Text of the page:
Like the early-morning regrets after an all-night bender, DC Comics reportedly has decided to pull back from plans for its “WTF Certified” cover promotion — at least in terms of the controversial title.
Newsarama reports that Co-Publisher Dan DiDio told attendees at last week’s ComicsPRO annual meeting the “WTF Certified” logo won’t appear on any of the comics released in April, “because we don’t need it.” According to an unnamed retailer, DiDio said there’s already awareness of the event among store owners and readers.
When contacted this morning by ROBOT 6, DC declined comment.
The title refers to the linewide event featuring gatefold covers designed to reveal scenes that “leave reader in a state of shock.” “This was a way to accentuate that threat or shocking moments in our heroes’ lives,” Editor-in-Chief Bob Harras said in a Jan. 14 interview with Comic Book Resources. “What we’re doing with the covers is thematically linked to that. They will be page-fold covers; the covers will tell you a story. There will be an image that will crack the page fold, and as you open up the cover, you’ll say, ‘Oh, wow!’”
When I talked about DC Comics’ April solicitations a few weeks back they hadn’t yet been “WTF-Certified.” (Caleb has an excellent roundup of the WTF specifics, and I am unlikely to improve on his observations.) That phrase suggests strongly either that DC is no longer interested in anyone young enough to use “Why The Face” in casual conversation; or, conversely, that polite society now freely tolerates even an abbreviated F-bomb.
Whatever the reasoning, DC wants its April fold-out covers to be SO! SHOCKING! that even the casual browser cannot refuse them. This is not a bad goal in and of itself. Indeed, we might quibble about which quick exclamation best captures such a “must-read” impulse — OMG! would be too Bieber-feverish, and “wait, what?” is taken — but as far as real WTF covers go, these are a bit tame.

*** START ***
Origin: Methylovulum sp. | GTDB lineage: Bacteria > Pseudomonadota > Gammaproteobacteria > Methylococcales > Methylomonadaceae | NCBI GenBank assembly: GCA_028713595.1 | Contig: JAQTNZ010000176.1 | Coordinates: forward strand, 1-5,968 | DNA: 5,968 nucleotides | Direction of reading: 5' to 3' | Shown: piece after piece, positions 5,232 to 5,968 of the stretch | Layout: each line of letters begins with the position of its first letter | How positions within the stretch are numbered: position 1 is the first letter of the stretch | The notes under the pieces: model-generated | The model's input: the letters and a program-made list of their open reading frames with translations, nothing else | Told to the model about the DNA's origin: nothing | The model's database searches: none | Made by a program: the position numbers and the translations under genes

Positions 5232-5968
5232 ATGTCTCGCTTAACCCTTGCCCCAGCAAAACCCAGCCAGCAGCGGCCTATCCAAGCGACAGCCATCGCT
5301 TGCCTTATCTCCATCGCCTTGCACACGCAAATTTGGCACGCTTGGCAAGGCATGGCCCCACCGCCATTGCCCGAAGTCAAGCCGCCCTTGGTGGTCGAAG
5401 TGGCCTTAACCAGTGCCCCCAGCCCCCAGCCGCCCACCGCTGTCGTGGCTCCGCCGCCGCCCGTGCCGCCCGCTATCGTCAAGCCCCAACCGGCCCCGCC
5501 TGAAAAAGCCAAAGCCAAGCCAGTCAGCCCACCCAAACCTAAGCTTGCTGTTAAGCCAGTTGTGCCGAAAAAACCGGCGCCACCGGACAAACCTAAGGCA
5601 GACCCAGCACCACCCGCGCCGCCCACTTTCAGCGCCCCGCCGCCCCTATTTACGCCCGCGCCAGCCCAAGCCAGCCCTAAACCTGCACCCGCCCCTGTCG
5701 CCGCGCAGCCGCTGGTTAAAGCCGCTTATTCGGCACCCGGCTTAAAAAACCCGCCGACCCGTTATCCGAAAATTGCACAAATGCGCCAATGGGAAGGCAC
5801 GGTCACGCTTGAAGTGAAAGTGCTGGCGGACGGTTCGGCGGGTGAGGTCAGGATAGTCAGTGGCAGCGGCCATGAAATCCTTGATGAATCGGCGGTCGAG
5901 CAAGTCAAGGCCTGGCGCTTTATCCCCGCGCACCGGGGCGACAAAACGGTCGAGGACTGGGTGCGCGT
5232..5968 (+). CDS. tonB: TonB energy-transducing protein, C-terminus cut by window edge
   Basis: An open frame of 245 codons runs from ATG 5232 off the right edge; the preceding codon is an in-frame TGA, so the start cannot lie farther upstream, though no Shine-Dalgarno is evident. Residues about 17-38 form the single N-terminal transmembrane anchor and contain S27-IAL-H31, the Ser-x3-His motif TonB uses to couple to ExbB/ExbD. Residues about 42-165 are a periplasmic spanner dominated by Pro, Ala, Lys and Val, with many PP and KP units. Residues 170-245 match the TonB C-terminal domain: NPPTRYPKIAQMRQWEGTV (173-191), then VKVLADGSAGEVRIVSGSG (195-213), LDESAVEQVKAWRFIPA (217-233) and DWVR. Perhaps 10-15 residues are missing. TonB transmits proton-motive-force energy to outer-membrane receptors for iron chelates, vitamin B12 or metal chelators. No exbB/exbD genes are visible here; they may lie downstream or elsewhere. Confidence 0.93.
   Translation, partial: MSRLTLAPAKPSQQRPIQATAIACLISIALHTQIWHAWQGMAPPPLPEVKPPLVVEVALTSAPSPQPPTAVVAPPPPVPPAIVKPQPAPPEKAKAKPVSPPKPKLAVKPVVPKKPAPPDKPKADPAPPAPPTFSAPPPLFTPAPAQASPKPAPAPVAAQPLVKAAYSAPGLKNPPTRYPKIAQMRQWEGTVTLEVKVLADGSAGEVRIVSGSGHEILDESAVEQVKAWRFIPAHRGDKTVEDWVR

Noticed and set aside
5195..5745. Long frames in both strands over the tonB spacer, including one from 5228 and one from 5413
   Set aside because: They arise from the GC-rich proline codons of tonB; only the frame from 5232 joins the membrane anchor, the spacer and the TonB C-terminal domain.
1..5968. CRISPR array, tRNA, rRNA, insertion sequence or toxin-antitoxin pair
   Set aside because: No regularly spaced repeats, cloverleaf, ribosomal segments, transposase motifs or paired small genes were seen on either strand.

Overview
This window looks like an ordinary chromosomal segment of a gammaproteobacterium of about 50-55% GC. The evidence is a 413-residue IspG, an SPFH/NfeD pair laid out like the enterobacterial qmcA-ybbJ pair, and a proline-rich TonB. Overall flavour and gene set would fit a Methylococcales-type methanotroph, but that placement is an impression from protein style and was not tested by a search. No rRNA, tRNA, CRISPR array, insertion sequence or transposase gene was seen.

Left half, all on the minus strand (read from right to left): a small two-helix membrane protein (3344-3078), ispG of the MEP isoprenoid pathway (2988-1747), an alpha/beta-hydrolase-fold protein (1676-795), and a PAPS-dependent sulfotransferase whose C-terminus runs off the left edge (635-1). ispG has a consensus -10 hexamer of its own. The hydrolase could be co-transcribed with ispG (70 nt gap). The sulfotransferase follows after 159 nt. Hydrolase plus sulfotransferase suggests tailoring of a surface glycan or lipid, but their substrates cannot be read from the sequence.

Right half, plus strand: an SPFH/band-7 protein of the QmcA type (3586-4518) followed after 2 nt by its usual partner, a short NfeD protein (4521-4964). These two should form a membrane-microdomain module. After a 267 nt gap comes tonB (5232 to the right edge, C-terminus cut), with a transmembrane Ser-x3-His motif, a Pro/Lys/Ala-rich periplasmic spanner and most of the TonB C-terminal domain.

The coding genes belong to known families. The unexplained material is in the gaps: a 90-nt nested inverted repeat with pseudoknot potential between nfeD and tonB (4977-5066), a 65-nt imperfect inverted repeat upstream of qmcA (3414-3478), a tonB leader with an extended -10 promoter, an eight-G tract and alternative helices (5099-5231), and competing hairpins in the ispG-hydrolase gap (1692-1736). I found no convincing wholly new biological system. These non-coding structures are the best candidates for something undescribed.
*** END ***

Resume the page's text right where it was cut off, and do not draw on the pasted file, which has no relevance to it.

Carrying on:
See, back in the olden days, when print publications actually sold well, a comic’s cover absolutely had to command the consumer’s attention, and thereby encourage him or her to spend a few hard-earned coins (ask your parents, kids) on the new DC titles. The late Julius Schwartz is supposed to have said that a book would sell well if its cover boasted a gorilla, a motorcycle, the color purple and/or a question posed to the reader. (During Mark Waid’s editorship of the 1980s Secret Origins, its 40th issue got all four.) As there was no Internet providing potential readers with constant updates — and therefore requiring a steady stream of update-friendly factoids — the cover had to do all the heavy-lifting.
DC Comics announced last week that its April superhero comics will be “WTF Certified,” presumably because the month kicks off with April Fool’s Day. In doing so, the publisher made itself the easiest of targets for snide remarks. Let’s take a quick sample of the ones I found in just a five-minute search:
- “[A]n all-too-apt description of the current state of the publishing company” — The AV Club’s Oliver Sava
- “I am looking forward to ‘MILF March’ featuring all the superheroes’ mothers” — Mike Sterling
- “DC has the ability to sell comics to literally anyone with an internet connection now. It’d be nice if their tenor reflected that.” — Kevin Church
- “The company announced that all 52 of its mainstream titles would have a ‘WTF Certified’ stamp on it, presumably as a wink to fans who have been wondering what the fuck has been going on at DC.” — Outhousers.com
- “This is not a hoax, not an imaginary story, but a certified edgy promotion! The covers are gatefolds, with the “What the” part on the front and the ‘fuck’ part on the inside.” — Heidi MacDonald
- “Remember how DC is having their mature and genteel ‘WTF Month,’ where the cover is supposed to fold out and make you swear in shock and exasperation … and if children still read DC comics, presumably get your mouth washed out with soap?” — Todd Allen
- “I thought every month was WTF month at DC?” — about one-fifth of everyone leaving a comment beneath an online article on the subject
It’s not that weird for DC Comics (or, to be fair, arch-rival Marve), to occasionally be metaphorically walking around with a “Kick Me” sign on its metaphorical back, but it is pretty weird for DC to affix the sign itself and make such a big, aggressive show of pointing it out to everyone.
So let’s get to kicking them, I guess. But where to start? With the name of the event, naturally.